CYNTHIA GREGORY: WORDS ON DANCE

 

By: Hal de Becker

 

 

 

The Smith Center (TSC) has been very much in the news lately but a few days ago Nevada Ballet Theatre shared the limelight with it.

 

The occasion was “Words On Dance” a conversation between former Prima Ballerina, Cynthia Gregory and Donald Williams who was principal dancer with Dance Theatre of Harlem.It was hosted by Nevada Ballet Theatre (NBT) with which Ms. Gregory holds the position of Artistic Coach.

 

The setting was TSC’s intimate Troesh Studio Theatre which is also NBT’s rehearsal facility when it performs at the venue as the resident dance company. The two guests, seated in arm chairs on a dais, conversed with candor and humor. The experience was edifying, entertaining and inspiring.

 

On two overhead screens filmed excerpts were shown of performances by Ms. Gregory alone and with some of her celebrated partners, including Mr. Williams, Ivan Nagy and the late Erick Bruhn, Francisco Bujones and Alexander Godunov.

 

Scenes from Swan Lake, Don Quixote, Nutcracker, Firebird, Dying Swan and an especially exquisite performance of a solo from Sleeping Beauty displayed her exceptional gifts in the classical repertoire.Her versatile transition into the realm of contemporary ballet was seen in Alvin Ailey’s ‘The River”, Brigit Cullberg’s “Miss Julie” and works by Eliot Feld and Dennis Nahat.

 

 

Cynthia Gregory in Raymonda. Photo by Martha Swope

 

Her dancing was distinguished by superb balance, placement and line, port de bras, ease of execution and musicality.It was in the latter that her use of what in music is termed ‘rubato’ was particularly unique. By giving a step or passage a shade more time and then slightly speeding up what followed so as not to distort the flow of the choreography, she gave a personal touch to even the most rigidly abstract pieces.

 

In Mr. Williams’ filmed solos he seemed to exemplify the union of that perfect classical and contemporary dancer envisioned by James Canfield, NBT’s artistic director, for his own dancers. A film of Ms. Gregory and Mr. Williams dancing a passionate duet to an instrumental version of the song “Stormy Weather” was one of the screenings highlights.

 

As impressive as the films were, the ballerina’s own description of her life in dance was even more compelling.As she related, her studies on pointe began at age six in her ‘hometown’, Los Angeles, where she took five classes a week.At that time some of the country’s best teachers, many from Europe and Russia, conducted classes at their Hollywood studios.She singled out Michel Panaieff, Robert Rosselatt and CarmelitaMariccias being among her favorites.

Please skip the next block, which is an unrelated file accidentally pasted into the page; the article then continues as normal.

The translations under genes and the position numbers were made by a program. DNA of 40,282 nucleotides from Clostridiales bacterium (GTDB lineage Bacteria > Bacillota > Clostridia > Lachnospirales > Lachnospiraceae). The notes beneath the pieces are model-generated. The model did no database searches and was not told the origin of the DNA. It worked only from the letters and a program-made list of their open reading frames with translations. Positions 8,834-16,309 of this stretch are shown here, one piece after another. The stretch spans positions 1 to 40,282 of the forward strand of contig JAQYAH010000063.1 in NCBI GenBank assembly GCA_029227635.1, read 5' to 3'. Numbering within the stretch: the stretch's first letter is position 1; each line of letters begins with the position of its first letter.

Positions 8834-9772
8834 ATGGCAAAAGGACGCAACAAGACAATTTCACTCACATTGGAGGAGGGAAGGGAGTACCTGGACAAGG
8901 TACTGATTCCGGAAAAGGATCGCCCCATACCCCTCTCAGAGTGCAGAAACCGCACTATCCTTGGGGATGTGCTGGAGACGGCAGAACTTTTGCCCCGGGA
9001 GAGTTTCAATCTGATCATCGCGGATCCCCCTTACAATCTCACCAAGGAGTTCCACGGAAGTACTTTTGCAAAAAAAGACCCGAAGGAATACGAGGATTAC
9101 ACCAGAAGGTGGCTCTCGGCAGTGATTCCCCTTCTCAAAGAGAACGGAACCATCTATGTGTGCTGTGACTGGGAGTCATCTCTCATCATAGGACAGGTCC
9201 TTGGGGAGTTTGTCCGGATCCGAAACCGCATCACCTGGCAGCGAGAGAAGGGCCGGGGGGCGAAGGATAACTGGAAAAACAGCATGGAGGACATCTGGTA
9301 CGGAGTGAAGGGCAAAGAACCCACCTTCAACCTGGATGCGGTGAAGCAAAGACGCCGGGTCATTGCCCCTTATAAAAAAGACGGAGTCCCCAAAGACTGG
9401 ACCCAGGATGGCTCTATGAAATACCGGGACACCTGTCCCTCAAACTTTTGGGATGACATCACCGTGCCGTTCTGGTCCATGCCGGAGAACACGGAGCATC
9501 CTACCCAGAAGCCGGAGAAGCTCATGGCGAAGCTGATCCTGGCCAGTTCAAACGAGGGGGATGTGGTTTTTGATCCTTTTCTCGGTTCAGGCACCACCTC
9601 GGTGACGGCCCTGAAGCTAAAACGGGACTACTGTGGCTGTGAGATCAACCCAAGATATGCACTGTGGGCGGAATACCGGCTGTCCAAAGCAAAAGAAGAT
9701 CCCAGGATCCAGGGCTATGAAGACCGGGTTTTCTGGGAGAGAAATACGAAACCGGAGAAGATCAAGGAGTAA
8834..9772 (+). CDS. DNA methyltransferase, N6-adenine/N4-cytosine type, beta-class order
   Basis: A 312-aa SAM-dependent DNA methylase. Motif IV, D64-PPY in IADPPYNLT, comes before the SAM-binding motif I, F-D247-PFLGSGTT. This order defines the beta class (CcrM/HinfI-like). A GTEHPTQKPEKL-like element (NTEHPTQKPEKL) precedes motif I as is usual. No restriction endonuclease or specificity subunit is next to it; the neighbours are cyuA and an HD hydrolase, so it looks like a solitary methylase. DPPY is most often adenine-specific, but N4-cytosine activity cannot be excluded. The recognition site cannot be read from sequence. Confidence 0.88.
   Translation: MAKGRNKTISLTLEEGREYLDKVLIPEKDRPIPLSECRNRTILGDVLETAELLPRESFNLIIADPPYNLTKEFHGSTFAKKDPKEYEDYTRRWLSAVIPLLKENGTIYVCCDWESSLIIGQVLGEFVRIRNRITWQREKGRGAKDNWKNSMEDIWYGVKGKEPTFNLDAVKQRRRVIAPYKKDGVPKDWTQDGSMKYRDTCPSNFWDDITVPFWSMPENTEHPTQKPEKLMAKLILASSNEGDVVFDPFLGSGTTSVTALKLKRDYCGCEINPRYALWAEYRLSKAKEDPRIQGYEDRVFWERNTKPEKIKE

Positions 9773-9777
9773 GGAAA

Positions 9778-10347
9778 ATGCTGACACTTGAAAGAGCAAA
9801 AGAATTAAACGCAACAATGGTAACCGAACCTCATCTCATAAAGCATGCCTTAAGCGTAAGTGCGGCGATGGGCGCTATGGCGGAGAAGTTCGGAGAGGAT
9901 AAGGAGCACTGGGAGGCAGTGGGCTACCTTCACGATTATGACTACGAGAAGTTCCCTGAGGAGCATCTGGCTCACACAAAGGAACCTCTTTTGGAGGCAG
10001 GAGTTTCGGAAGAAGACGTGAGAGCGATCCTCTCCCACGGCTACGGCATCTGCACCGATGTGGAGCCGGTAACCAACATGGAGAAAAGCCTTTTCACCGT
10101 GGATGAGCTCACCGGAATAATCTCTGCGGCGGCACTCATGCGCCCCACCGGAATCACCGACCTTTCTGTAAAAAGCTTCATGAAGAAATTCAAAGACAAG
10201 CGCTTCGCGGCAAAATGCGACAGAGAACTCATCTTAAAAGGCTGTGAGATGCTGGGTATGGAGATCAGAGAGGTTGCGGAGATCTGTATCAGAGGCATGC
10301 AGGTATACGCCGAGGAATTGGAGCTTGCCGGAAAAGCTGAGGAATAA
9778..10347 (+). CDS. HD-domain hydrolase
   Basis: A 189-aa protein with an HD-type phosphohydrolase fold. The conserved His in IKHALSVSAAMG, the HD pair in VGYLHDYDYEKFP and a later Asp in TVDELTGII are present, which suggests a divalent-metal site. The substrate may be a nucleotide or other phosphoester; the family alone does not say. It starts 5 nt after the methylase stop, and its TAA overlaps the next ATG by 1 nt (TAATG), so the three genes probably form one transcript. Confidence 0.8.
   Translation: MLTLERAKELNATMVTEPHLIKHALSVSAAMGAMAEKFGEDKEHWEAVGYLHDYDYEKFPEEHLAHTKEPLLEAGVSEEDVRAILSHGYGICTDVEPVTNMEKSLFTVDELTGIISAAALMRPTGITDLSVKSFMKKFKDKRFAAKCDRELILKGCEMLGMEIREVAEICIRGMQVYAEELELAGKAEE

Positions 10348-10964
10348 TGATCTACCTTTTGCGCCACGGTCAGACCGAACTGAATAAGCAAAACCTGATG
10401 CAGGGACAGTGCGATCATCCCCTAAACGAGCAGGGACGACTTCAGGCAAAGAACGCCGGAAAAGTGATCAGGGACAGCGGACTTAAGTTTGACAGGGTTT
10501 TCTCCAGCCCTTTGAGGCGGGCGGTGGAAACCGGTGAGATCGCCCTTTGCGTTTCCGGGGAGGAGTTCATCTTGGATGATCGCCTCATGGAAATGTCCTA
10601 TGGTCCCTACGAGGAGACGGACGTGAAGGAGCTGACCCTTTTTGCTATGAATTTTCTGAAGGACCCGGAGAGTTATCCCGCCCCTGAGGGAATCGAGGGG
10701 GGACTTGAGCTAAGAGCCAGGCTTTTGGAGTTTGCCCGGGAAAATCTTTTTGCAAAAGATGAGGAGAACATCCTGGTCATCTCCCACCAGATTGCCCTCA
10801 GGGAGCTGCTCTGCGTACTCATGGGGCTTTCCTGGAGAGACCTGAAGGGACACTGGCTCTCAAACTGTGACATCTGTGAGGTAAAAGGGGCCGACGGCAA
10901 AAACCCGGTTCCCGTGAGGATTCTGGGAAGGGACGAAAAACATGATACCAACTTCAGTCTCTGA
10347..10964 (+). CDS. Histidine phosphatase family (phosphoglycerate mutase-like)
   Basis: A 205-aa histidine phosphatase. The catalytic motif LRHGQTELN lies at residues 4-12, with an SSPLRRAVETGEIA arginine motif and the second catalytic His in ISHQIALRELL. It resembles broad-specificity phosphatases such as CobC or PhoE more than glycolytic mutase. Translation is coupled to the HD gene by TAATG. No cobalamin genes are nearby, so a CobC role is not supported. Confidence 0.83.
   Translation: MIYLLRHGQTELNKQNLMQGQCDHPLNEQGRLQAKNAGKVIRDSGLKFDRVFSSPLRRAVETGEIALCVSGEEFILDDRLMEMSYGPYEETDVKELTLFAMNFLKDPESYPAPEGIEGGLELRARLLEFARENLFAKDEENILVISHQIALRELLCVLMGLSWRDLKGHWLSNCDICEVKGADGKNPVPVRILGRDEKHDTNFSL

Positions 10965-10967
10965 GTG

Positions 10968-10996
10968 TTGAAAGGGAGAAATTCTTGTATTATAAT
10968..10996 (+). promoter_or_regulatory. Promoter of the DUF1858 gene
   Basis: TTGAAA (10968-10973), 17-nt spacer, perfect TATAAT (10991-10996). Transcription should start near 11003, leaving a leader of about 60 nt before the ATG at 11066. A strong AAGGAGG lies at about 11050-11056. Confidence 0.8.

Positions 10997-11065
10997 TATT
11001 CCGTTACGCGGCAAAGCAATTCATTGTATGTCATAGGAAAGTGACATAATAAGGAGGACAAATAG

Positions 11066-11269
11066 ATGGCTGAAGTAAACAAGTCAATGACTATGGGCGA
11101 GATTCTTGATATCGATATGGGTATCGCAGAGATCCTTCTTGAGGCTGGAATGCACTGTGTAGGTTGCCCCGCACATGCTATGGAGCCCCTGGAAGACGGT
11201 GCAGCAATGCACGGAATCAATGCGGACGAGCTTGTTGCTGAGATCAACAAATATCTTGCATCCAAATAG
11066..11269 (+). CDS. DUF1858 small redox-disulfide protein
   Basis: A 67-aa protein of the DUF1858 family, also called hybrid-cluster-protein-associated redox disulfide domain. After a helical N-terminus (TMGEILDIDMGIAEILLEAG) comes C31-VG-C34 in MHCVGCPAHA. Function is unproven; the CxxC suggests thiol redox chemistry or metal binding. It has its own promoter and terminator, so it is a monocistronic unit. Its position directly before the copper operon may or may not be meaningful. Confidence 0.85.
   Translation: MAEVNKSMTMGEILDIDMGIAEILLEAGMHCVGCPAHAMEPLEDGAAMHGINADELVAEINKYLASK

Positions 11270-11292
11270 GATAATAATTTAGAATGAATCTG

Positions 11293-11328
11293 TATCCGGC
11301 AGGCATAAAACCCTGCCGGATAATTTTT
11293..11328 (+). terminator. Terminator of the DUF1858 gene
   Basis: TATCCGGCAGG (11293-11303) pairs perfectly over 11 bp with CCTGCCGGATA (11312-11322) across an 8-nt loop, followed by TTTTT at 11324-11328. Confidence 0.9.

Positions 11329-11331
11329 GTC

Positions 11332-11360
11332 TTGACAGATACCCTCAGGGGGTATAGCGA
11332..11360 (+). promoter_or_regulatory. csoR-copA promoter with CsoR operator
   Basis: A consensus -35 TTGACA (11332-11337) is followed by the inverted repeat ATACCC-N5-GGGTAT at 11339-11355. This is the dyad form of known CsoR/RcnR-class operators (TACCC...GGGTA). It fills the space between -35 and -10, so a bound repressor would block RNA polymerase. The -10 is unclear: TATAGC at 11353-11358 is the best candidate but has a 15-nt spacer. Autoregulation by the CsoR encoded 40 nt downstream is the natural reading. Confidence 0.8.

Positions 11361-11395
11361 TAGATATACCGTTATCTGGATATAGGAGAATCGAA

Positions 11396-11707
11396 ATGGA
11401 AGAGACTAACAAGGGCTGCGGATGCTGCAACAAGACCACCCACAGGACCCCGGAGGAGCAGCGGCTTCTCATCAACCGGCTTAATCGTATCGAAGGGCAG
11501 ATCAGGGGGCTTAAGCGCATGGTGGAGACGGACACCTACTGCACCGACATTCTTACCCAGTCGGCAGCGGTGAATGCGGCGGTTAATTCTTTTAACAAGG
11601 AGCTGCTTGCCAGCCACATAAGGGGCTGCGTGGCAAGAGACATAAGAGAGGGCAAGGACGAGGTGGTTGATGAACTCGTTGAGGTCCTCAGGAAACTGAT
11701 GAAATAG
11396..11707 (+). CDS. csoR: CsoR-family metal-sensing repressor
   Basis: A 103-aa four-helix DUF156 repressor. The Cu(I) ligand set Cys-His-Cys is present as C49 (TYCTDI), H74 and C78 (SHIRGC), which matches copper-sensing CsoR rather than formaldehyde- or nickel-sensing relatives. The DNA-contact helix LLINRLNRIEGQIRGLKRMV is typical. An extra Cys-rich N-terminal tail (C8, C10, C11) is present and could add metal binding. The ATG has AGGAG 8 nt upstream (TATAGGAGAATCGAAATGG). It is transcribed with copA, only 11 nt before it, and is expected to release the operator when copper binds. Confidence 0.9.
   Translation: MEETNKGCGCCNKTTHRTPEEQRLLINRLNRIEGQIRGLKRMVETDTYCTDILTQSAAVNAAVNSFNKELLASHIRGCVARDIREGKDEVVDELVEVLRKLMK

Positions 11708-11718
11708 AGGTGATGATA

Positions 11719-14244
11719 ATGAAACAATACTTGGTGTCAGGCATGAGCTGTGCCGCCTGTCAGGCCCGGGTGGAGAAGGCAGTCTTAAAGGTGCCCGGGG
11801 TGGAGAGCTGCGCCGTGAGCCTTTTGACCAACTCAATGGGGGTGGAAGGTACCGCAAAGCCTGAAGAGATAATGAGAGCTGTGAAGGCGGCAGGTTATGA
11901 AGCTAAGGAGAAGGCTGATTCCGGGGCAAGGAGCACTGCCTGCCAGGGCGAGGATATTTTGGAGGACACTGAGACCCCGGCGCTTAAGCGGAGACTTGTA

At age 13 she came to the attention of Jacques D’Amboise, the then NYCB star, and two years later, with his support, she was accepted as an apprentice by San Francisco Ballet. She was soon elevated to corps de ballet and in the years immediately following began dancing solo and principal roles even though she was still a teenager who, when the company was on tour, did her school work on a bus.

 

While on tour in New York City she saw performances of Ballet Theatre (now American Ballet Theatre) and was so impressed with the drama ballets of Tudor, Loring, de Mille and other choreographers that she auditioned for the company, was accepted and rose through the ranks to become its Prima Ballerina.

 

She reminisced warmly about working with Rudolf Nureyev whom she described as dynamic on stage and kind and generous off.She spoke of their mutual curiosity about concerts, art and museums and how they’d make separate explorations of the cities in which they were performing and then compare notes on their cultural ‘discoveries’.

 

She described Mikhail Baryshnikov as a “wonderful dancer” but admitted that working under him when he directed ABT was not a happy time for her. (It wasn’t for many others as well.)

 

Since retiring from performing, most of her time has been devoted to raising her son, painting and coaching young dancers. In one of the films we saw she was seen coaching a solo from “Sleeping Beauty” and telling the dancers that it should be “shining, charming and beautiful.”

Those same words provide a perfect description of Ms. Gregory: shining, charming and beautiful.

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